Collateral sanctions disrupt skill formation among the prospective workers most prone to turning to crime out of financial hardship. Licensing reform to open new job opportunities is likely to increase participation in credentialing programs among those with a crime in their past, and result in a more skilled workforce.
Guidance for employers
The licensing reforms posed under HB 263 will benefit Ohio job-seekers and businesses alike. As the labor market tightens after a long, slow recovery, employers are increasingly faced with unfilled positions. Considering candidates who may have been overlooked in the past can help employers fill those jobs. Many thousands of positions within Ohio’s health care industry are projected to open in the near future, and unless this reform passes, critical jobs could go unfilled, leaving patients and aging Ohioans without enough caretakers. Recognizing these needs, communities around the country are making similar reforms. Maryland’s largest employer, Johns Hopkins Medical Center, adopted a similar policy and hired 115 people with a conviction in their backgrounds at various Baltimore City locations. Illinois enacted licensing reform that expands access to over 100 previously restricted job types for residents who have gone five years without a criminal offense and who have been out of prison for at least three years if they served time.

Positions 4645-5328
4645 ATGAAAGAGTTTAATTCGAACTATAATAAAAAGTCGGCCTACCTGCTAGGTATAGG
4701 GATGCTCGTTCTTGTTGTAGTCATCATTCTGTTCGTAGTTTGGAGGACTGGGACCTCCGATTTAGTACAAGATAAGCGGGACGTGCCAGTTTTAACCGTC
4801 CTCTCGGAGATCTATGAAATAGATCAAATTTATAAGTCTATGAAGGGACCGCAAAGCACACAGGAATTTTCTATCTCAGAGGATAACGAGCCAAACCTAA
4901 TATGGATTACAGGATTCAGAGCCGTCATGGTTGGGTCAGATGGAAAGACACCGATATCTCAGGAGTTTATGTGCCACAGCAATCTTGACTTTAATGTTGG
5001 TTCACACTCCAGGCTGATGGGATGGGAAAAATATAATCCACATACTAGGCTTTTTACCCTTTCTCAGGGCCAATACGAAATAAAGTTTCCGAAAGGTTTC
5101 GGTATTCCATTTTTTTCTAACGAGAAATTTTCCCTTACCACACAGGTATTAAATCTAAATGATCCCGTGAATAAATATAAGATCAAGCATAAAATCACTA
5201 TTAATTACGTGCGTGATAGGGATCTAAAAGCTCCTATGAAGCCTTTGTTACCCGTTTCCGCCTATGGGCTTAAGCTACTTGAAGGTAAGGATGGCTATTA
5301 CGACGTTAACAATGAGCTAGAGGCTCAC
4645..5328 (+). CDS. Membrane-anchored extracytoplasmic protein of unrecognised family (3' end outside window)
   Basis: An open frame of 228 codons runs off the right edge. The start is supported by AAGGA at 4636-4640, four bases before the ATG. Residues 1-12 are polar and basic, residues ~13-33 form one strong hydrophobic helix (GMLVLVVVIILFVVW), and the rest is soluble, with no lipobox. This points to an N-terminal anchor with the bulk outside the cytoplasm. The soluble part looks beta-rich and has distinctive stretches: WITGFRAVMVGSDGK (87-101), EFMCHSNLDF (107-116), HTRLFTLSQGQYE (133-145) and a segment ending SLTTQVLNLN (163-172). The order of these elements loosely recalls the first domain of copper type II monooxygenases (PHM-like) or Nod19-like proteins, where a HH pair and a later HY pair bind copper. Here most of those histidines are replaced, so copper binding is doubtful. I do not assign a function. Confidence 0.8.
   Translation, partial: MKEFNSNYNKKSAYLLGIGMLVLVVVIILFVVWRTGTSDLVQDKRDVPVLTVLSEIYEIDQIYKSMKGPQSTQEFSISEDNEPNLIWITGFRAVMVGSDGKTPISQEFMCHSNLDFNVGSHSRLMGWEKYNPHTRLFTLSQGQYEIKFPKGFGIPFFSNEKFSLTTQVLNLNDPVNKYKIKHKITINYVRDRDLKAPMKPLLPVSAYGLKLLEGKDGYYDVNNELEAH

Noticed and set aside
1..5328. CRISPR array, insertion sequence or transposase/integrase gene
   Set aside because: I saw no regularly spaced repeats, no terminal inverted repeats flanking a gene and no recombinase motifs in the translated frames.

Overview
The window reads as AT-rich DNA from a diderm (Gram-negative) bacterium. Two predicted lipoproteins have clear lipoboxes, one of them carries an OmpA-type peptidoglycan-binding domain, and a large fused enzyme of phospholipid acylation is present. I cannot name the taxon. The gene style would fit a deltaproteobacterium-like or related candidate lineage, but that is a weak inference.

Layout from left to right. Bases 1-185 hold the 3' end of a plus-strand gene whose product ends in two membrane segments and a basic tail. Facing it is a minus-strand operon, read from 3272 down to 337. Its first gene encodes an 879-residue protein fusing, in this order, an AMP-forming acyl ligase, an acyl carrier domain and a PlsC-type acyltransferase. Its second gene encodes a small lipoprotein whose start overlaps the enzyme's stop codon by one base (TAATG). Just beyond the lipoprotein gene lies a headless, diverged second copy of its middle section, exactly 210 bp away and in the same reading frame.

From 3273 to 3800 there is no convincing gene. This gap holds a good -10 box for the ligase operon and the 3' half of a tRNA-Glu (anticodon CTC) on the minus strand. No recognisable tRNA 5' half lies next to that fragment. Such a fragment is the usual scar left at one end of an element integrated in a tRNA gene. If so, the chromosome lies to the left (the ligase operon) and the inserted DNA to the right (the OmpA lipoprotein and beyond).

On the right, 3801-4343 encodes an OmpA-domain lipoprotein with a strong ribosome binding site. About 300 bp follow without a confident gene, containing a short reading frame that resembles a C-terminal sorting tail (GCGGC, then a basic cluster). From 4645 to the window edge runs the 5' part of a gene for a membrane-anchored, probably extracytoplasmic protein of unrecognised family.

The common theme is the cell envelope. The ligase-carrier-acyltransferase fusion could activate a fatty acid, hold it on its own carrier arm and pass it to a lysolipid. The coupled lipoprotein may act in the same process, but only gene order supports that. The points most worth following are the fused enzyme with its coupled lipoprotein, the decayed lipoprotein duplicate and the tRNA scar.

Currently, hiring managers have wide discretion in most cases, but that can be a double-edged sword. Discretion can help candidates when a manager takes the time to review their full qualifications; but lack of guidance for managers means that hiring decisions can be made arbitrarily, and a conviction could even be used as cover for discrimination. Research shows that white candidates with a felony get called back more often than black candidates with no criminal record. Some employers use higher conviction rates among people of color as a license to discriminate.
In other cases, well-intentioned employers pass over applicants who have committed a past crime out of fear that they would be held liable if the person committed a crime while at work. A case study from Johns Hopkins Medical Center found that no workplace crimes were committed among 500 former offenders it hired. Instead, they were among the most loyal employees on the hospital staff. In fact, because the criminal justice system has treated people of color more punitively, using a record to exclude applicants can put employers on the wrong side of Equal Employment Opportunity law. By relaxing overbroad hiring restrictions, licensing bodies can help employers to recognize prospective staff members, even those with a conviction, as assets.